- Social media engagement measures whether your PR campaign generated conversation and engagement on social media.
- Website analytics: This measures your website’s traffic after a PR campaign. You can also track user actions on your website, such as signing up for a newsletter or downloading a white paper.
- Lead generation: This measures the number of sales leads generated from your PR efforts.
- Sales: This looks at your PR’s direct impact on sales and returns on investment.
More advanced PR analytics would include message pull-through, which looks at the actual narrative and context of the media coverage, the share of voice by volume of coverage, media types, headline coverage, exclusives, and other PR metrics that add value.
Understanding the Barcelona Principles 2.0
The Barcelona Principles 2.0 were developed to guide public relations practitioners to approach measurement and evaluation and ensure that the work evolves as digital and social media take over our lives. The principles are based on the original seven Barcelona Principles released in 2010.
The seven core principles are:
- PR professionals should use consistent definitions when discussing PR metrics
- PR professionals should commit to continuous improvement for measuring PR campaigns
- Effective PR measurement should be laser-focused on meeting business goals
- The results of measuring PR should be reported clearly, so all stakeholders understand
- PR practitioners should use a mix of quantitative and qualitative data
- PR measurement should be holistic and consider all brand, marketing, and communications
- PR programs should be consistently evaluated for improvement
Measurement in PR doesn’t need to be that complicated. However, the Barcelona Principles 2.0 are essential because they provide a common framework for PR practitioners to approach measurement and evaluation. Using these consistent definitions and terminology can ensure that we are all working towards the same goal. And by committing to continuous improvement, we can keep our methods up-to-date as new technologies and platforms emerge.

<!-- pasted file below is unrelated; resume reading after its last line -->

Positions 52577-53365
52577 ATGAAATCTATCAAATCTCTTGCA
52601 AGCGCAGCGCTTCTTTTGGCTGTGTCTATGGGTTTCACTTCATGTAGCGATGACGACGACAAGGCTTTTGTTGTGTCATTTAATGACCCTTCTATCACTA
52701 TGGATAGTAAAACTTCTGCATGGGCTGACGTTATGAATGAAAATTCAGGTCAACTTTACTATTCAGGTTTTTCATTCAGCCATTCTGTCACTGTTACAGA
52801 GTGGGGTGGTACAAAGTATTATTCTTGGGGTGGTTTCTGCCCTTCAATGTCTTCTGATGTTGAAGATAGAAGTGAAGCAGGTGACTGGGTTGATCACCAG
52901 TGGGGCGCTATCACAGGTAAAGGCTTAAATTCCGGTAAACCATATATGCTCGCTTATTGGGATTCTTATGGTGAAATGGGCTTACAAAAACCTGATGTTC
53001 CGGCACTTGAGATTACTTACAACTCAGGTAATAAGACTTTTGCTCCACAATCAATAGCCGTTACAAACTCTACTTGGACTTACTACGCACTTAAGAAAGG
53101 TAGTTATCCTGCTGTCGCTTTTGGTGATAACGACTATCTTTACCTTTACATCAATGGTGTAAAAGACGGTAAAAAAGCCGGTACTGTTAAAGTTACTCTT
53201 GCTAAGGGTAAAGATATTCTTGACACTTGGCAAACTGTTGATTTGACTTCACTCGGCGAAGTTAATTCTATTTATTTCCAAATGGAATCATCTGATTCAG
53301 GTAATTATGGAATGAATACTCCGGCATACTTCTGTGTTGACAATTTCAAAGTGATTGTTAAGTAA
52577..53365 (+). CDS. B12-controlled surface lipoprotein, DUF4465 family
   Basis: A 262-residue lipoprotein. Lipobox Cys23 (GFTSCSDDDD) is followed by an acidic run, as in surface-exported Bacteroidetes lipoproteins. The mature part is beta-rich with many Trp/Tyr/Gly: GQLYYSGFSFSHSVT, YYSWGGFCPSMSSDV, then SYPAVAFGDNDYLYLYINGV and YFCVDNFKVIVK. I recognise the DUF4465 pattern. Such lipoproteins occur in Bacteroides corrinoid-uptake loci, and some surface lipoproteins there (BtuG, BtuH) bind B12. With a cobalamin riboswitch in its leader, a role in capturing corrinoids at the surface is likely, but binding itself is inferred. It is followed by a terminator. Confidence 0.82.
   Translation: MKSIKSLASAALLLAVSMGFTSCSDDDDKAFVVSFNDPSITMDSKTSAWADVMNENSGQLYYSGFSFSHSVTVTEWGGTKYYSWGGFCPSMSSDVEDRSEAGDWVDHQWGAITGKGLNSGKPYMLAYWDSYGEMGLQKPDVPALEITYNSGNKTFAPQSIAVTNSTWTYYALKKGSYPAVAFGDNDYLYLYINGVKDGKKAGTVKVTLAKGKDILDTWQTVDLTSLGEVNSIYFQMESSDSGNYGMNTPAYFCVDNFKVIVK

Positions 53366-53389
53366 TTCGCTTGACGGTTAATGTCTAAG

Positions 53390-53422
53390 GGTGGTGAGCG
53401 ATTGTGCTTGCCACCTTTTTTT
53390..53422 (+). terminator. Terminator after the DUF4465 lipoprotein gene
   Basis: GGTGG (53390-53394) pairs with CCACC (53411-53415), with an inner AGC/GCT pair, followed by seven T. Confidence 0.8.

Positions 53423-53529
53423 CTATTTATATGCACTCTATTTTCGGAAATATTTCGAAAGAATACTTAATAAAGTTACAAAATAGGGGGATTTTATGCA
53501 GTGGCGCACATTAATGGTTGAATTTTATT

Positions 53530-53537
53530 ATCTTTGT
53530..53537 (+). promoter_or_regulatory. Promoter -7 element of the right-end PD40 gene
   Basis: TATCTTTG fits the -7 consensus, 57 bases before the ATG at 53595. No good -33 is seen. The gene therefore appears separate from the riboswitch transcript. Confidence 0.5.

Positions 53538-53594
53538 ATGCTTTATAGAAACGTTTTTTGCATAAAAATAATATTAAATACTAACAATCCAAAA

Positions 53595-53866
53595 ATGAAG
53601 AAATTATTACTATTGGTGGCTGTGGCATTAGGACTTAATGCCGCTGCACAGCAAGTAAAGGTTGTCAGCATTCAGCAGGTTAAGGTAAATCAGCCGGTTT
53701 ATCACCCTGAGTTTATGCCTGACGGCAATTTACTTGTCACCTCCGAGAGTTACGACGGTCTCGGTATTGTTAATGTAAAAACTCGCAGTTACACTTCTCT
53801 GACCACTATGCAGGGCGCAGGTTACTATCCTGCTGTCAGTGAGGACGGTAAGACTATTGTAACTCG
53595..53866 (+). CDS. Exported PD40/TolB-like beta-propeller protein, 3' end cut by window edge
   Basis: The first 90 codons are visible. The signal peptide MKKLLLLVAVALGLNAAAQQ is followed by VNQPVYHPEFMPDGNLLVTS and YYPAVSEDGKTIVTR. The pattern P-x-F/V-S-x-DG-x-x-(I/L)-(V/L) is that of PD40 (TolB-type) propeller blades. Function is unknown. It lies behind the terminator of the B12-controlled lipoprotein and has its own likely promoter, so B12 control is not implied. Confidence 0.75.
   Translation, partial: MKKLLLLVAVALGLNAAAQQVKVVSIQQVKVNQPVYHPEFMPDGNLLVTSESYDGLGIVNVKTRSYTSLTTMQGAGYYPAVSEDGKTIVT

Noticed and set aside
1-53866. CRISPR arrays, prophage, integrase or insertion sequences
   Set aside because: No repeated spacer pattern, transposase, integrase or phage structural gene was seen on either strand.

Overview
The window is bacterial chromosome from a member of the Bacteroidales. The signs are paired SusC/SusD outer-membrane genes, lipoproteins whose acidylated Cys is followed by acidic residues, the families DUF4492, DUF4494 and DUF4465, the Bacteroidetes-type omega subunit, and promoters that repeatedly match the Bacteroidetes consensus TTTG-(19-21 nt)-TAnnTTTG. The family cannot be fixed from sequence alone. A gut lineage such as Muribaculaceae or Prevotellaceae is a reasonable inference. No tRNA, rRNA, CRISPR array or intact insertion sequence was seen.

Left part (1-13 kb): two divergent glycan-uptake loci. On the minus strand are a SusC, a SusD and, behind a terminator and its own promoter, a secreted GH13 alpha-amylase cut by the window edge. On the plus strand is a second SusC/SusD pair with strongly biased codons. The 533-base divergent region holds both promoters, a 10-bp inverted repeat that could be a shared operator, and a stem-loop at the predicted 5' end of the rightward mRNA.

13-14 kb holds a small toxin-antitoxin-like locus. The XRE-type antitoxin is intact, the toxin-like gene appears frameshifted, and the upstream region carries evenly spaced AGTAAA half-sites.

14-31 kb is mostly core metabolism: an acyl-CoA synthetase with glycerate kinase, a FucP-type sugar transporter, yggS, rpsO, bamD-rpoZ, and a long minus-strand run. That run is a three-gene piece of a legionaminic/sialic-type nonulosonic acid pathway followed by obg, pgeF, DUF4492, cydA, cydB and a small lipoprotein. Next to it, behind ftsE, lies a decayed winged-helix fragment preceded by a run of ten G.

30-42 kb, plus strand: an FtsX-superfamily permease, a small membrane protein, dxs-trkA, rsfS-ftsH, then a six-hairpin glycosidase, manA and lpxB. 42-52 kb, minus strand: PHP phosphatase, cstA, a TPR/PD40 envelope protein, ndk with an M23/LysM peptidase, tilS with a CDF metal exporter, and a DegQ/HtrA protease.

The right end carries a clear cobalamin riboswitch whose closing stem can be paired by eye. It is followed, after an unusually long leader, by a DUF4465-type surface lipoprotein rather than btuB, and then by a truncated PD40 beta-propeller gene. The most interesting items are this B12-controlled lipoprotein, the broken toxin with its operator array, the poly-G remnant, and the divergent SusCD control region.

Cision’s 2020 Comms Report, “Measuring up to The Moment”
Understanding and interpreting PR metrics is still a sore spot for many. Thankfully, Cision recently released their 2020 Comms Report, “Measuring up to The Moment,” which addresses PR metrics and measurement. I won’t review the entire report, but I’ll address some critical data points.
30% of respondents believe that the PR industry does not know
how to measure or define PR success.
The PR industry had come a long way, especially when calculating media impressions was the only PR metric used in reporting. For example, more sophisticated public relations teams use advanced PR metrics, integrating social media, paid media, and other forms of audience analysis.
The more significant issue is that many practitioners don’t know which platforms or media monitoring tools can measure a PR campaign effectively. And, if they are familiar with what’s available, they aren’t using the tools.
This is a PR measurement opportunity. If you look deeper into this research, you will find that many agencies and enterprise brands who are not using PR metrics to build their business case also believe that the industry does not know how to measure PR. This is not an ideal situation.
Another data point that I found interesting was how PR pros prioritize earned media.
50% of a PR strategy is focused on earned media measurement.